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Becoming a Second-Generation Family Shop

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As a second-generation repair facility, I feel like I am in a different world than my father, who says quality’s the only key. But I don’t think the times can be compared, do you?

In those days, quality was still a deciding factor for collision repair; today that is a given.

I truly believe that like any industry, we’re challenged by technology and the information it can provide. The “first generation” of craftsman was compensated differently than those today. Back then, an insurance carrier watched severity just as it does today, but may turn a “blind eye” to an extent because they were able to say, “They do quality repairs and our customers are happy.” Now technology lets insurance carriers measure multiple facets of the business to process information and respond quickly to correct abnormalities within the measurements. Companies nationwide are using this information daily to make good business decisions based on public response or trends.

This useful strategy is performed by Harrah’s Casino. They gather data about their customers based on income, geographical location, spending habits and previous wagers. When a repeat customer comes in to their hotels, they already know these facts and react accordingly. If they know that a customer’s threshold is about $1,000, they will alert their staff when someone has reached that threshold, approach them and mention, “It appears today is not your day. Why don’t you go enjoy a meal at our dining room?” Based on this individual’s data, they know that if they lose more than their “comfort zone,” they will not be back to enjoy their hotel because of the “bad experience” they had.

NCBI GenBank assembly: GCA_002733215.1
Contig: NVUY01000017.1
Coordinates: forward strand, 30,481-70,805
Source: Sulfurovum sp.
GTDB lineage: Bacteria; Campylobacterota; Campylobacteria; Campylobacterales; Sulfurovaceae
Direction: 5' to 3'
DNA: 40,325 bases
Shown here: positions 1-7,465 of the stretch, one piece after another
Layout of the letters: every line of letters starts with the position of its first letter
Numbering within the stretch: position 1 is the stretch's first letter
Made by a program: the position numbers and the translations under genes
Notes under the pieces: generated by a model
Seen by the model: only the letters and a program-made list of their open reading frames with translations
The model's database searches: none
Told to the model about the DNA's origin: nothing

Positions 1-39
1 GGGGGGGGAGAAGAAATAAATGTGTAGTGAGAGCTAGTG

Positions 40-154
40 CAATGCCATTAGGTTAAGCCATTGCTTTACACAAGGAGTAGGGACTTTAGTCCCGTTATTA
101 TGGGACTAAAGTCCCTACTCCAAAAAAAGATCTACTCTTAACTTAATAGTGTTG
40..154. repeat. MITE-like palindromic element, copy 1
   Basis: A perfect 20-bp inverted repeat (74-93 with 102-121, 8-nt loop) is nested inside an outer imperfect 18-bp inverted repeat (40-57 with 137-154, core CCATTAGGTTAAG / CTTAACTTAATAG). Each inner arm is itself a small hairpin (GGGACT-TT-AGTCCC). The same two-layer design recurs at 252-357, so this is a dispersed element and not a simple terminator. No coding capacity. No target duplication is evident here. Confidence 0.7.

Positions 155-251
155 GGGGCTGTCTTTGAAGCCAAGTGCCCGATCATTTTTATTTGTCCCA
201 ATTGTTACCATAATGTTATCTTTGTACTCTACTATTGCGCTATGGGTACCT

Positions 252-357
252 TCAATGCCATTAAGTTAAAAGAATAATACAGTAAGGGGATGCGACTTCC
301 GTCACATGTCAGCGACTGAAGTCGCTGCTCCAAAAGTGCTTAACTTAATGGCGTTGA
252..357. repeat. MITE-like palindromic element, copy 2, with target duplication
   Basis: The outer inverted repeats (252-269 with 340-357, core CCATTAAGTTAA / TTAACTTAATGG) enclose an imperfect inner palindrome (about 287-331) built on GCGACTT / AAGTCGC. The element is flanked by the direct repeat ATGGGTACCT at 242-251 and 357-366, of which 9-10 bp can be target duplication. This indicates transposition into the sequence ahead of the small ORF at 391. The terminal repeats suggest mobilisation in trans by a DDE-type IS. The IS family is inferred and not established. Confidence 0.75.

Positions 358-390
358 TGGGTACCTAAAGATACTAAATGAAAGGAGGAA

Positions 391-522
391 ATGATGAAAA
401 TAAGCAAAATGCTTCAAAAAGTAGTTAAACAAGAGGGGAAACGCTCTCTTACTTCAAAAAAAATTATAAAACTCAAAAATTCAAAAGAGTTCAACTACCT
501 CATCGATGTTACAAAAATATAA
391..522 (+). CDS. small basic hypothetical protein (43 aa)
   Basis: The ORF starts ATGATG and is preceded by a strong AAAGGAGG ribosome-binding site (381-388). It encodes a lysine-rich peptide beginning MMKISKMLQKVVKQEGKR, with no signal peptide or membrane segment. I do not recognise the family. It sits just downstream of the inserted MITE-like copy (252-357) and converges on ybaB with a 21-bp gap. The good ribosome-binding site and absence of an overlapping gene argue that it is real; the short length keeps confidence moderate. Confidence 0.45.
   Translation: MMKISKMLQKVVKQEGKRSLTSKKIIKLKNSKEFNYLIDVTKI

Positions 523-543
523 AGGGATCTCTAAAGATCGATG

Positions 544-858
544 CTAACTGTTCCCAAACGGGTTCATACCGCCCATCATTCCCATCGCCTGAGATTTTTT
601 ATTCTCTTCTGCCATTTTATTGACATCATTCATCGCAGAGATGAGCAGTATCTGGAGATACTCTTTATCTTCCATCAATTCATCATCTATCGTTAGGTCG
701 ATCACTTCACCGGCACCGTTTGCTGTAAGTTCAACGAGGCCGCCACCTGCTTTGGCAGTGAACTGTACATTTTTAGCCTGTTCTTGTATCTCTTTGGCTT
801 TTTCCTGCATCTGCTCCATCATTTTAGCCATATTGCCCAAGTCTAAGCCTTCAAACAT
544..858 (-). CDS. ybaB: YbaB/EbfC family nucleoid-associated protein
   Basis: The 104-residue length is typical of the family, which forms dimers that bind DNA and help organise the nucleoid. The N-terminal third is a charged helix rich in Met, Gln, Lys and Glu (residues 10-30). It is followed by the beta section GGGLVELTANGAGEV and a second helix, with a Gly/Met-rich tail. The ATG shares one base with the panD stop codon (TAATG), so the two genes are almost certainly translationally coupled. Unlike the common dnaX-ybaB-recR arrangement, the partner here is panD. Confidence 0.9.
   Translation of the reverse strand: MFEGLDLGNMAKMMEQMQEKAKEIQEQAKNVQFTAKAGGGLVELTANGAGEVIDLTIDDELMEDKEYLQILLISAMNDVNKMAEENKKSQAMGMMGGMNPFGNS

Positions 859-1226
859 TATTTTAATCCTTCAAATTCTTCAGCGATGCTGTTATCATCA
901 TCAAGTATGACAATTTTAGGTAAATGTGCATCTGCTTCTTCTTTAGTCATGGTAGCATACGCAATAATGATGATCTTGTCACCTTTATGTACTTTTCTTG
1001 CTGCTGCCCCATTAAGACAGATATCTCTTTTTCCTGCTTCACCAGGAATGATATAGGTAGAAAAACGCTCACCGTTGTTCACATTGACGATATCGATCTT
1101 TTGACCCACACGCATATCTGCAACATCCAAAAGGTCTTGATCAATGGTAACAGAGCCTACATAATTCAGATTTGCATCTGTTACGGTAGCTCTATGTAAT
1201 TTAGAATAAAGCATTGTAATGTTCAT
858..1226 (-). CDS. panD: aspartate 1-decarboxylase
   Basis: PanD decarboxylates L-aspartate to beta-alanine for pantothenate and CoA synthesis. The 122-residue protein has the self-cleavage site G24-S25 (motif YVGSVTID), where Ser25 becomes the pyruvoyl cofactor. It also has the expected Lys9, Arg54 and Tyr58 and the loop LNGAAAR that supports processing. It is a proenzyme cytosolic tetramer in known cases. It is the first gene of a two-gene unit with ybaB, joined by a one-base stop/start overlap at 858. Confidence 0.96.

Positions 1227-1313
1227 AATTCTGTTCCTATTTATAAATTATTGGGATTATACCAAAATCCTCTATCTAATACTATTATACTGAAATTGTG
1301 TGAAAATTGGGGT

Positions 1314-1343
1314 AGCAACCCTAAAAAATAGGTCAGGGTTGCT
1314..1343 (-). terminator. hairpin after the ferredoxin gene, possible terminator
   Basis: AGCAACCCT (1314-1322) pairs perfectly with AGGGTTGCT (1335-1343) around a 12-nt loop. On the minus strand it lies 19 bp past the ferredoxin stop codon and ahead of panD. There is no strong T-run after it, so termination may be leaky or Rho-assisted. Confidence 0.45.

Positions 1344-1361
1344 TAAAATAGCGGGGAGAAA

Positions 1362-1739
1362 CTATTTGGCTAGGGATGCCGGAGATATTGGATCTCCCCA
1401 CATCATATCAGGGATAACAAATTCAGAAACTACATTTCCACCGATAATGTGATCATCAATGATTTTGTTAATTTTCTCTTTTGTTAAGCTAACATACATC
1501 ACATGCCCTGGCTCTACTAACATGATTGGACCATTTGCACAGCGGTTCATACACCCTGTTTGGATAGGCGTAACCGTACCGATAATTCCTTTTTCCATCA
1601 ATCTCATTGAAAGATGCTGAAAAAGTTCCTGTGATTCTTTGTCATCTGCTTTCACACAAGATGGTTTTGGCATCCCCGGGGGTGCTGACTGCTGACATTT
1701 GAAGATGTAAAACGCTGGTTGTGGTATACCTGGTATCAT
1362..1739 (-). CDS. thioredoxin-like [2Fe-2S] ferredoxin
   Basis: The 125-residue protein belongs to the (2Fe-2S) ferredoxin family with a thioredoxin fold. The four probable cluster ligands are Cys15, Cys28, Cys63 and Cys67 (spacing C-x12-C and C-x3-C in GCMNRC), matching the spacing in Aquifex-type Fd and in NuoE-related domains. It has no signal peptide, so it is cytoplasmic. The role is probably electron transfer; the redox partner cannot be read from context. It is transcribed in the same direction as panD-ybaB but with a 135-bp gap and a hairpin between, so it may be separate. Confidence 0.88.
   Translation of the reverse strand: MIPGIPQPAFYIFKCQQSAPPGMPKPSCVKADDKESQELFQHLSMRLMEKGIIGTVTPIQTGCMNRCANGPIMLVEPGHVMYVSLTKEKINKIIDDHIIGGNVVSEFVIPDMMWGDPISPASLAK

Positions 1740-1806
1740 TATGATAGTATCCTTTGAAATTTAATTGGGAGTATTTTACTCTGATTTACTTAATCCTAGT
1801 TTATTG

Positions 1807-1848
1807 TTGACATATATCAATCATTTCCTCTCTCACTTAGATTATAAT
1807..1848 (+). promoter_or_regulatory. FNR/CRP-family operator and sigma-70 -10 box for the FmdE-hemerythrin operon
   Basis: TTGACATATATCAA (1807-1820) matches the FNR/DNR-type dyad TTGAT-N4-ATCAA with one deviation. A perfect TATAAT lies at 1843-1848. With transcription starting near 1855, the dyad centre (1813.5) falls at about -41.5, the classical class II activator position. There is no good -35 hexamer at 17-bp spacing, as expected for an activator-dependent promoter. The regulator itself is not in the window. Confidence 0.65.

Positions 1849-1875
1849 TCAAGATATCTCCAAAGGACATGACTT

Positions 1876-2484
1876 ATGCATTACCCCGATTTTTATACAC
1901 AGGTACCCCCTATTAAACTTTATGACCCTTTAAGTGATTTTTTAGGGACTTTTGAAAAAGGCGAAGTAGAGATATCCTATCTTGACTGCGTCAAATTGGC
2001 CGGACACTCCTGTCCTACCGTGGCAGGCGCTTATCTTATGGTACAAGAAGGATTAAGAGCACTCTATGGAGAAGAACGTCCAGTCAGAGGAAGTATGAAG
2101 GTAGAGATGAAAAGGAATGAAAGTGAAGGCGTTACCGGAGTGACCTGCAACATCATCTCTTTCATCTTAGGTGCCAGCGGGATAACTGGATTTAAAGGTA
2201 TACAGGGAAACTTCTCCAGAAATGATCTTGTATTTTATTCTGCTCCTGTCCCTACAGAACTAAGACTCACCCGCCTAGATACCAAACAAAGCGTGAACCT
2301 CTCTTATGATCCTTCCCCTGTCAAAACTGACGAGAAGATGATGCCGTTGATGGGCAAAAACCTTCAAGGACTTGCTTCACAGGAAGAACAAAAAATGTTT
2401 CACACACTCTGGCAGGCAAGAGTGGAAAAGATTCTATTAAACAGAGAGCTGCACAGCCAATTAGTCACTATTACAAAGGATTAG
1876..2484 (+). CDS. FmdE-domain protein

Where do these challenges leave the collision repair industry? We need to realize that there are certain expectations within our industry today that must be measured and reviewed. We must also realize that regardless of capacity levels, everything has a cost—a cost that needs to be factored into repairs. Perhaps we need to review various “rewards” to see whether or not they help us make money, or maybe we need to review the expectation upon completion. For example, maybe one company that minimizes your profitability does not wish to compensate for your customer vehicles to be cleaned—separate your business from the others.


Ray Fisher is the president of ASA-Michigan. This article represents his opinion and does not reflect the views of ASA-Michigan.

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